Heartbleed – What you need to know.

Wednesday, 9. April 2014

Heartbleed – What is it? (for non geeks)

The Heartbleed bug was caused by a programming error in a software package called OpenSSL. This error had the potential of allowing bad people to attach to secure web and email servers, as well as services that rely on the TLS/SSL protocol, and steal the private encryption key off the servers. The TLS/SSL protocol is what puts the pretty little lock in the address bar in your browser. The private key is what the owners of the sites you go to are suppose to keep secret, and not share with anyone because if someone has it, they can decrypt the encrypted data traveling between your system and the server. THIS IS BAD…

Heartbleed – What is it? (for geeks)

The Heartbleed bug was caused by a programming error in the OpenSSL library that deals with TLS handshakes. A couple years back, a new RFC (rfc 6520) proposed a new extension to the TLS protocol that would allow a heartbeat to be exchanged between the client and server to reduce the number of re-negotiations during a TLS session. This all sounds good, and actually is a very beneficial to the protocol in general, but when it was implemented in OpenSSL, an error in the way the code was written allowed a request to grab a bunch of data without checking the boundaries of the data itself. This could allow someone to make a request crafted in a certain way that would cause OpenSSL to return 64k of protected memory data possibly containing the SSL private key of the server.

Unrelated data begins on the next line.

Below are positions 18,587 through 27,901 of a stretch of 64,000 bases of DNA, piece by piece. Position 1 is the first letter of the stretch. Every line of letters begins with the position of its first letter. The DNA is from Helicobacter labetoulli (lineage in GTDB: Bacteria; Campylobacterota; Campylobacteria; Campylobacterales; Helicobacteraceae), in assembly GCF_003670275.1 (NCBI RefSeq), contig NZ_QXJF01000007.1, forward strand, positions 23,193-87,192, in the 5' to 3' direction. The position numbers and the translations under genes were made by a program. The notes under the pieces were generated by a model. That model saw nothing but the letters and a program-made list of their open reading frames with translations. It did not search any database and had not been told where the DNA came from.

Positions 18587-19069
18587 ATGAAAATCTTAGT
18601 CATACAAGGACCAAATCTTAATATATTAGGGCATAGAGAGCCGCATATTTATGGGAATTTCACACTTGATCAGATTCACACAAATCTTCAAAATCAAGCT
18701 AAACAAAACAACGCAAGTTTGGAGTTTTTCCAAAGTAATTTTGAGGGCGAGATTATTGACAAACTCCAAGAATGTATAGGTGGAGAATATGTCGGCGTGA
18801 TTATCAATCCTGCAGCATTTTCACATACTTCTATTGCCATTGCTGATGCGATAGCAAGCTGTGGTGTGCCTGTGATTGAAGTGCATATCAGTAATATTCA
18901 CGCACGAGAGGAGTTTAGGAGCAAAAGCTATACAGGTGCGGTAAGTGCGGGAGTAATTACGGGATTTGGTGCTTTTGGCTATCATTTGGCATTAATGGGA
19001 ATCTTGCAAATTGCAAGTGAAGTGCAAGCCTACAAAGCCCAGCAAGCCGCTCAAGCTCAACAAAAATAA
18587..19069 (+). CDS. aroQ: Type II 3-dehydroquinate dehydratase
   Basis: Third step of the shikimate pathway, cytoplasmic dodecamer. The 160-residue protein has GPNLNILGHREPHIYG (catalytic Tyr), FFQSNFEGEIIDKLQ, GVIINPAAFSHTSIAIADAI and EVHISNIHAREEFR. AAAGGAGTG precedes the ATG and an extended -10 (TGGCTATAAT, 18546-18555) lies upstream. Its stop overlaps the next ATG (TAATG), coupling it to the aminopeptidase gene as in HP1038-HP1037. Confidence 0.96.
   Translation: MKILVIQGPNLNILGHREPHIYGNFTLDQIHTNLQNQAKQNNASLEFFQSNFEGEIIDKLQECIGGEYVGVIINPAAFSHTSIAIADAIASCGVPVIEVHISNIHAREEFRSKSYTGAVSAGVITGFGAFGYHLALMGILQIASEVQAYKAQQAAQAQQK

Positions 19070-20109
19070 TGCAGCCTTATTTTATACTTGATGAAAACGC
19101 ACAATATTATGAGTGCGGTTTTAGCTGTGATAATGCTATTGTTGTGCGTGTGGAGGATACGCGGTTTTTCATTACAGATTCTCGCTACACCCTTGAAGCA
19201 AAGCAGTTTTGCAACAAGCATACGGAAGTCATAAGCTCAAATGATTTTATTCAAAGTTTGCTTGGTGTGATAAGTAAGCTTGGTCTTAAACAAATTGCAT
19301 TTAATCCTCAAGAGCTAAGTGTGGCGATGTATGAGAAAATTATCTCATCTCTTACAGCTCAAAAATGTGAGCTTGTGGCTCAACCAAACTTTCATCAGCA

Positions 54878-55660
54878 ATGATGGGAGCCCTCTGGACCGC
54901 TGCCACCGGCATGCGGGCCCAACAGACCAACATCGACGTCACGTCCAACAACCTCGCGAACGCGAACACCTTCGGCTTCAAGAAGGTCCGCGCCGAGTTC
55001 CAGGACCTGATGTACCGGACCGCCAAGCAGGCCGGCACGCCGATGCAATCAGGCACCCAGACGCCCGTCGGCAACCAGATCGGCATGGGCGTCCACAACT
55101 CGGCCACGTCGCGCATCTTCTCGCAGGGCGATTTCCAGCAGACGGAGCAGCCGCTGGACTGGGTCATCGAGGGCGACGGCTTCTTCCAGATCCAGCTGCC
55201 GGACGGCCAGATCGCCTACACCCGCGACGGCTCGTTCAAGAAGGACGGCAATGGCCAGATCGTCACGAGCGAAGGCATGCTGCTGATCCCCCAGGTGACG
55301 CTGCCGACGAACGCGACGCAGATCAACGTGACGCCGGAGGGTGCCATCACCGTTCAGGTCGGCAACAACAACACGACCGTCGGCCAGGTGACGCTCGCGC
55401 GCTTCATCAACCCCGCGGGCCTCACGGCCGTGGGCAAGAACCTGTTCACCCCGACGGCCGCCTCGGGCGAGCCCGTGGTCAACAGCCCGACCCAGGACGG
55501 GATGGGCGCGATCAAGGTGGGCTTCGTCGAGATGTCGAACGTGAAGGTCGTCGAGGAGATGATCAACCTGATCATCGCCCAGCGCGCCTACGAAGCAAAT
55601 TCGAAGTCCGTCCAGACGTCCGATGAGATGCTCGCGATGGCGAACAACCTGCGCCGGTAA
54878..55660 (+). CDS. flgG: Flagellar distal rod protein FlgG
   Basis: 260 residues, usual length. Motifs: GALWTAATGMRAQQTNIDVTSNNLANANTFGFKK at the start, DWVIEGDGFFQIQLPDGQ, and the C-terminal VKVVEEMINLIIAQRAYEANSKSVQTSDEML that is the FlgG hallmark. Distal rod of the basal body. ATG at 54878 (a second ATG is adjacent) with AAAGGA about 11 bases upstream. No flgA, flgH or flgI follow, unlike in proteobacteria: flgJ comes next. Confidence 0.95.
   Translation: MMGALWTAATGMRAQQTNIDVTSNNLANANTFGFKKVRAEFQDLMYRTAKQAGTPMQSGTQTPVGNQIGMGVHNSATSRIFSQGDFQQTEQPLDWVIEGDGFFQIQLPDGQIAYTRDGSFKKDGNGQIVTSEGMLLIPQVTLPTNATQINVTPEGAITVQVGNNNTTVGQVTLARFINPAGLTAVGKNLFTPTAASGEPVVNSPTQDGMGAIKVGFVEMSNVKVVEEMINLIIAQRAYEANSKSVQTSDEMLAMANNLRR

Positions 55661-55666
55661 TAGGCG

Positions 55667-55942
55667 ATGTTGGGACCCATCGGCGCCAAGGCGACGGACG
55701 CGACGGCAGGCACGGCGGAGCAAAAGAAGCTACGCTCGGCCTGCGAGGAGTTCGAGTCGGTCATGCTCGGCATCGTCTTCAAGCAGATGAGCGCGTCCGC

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Exploit Against Adobe Flash, Acrobat and Adobe Reader

Thursday, 10. June 2010

Exploit Against Adobe Flash and Adobe Reader.

I thought I got this posted the beginning of the week, but I guess it slipped through the cracks… June 4, 2010, Adobe confirmed that a zero day exploit exists in it’s Flash Player,  Acrobat and Adobe Reader software. This bug effects all of it’s supported platforms, and has been found in the wild.

So, you all know the drill, if your computer has the software listed in the Adobe Security Bulletin, then follow the instructions and get yourself safe!

— Stu


Internet Explorer ActiveX Exploit.

Thursday, 9. July 2009

Microsoft announced an ActiveX exploit in their Internet Explorer browser product on July 6, 2009. Read the Microsoft Bulletin.

The exploit allows a website to send an ActiveX control that can execute whatever evil or destructive code it wants to, with the permissions of the user doing the browsing. It does all this without the user even knowing that it is happening. THIS IS VERY BAD!

Currently, there are no patches available for this. Microsoft recommends turning off ActiveX controls on your browser.

Isn’t it ironic, that one of the things that force people to use IE on certain websites is now a 0 day exploit…

My recommendation? Use Firefox for all your web browsing…

Till the next time!

— Stu


OpenSSH Exploit, Rumor or Not…

Wednesday, 8. July 2009

Well, it’s that time of year again. We are heading toward the Black Hat conference the end of July, and the net is a buzz with exploits and rumors of exploits.

One such rumor has to do with a package that is the backbone of network and server management on the web. OpenSSH or “Secure SHell” is used by every *nix administrator in the world to manage servers. The thought of an exploit against this package sends shivers down every administrator’s spine.

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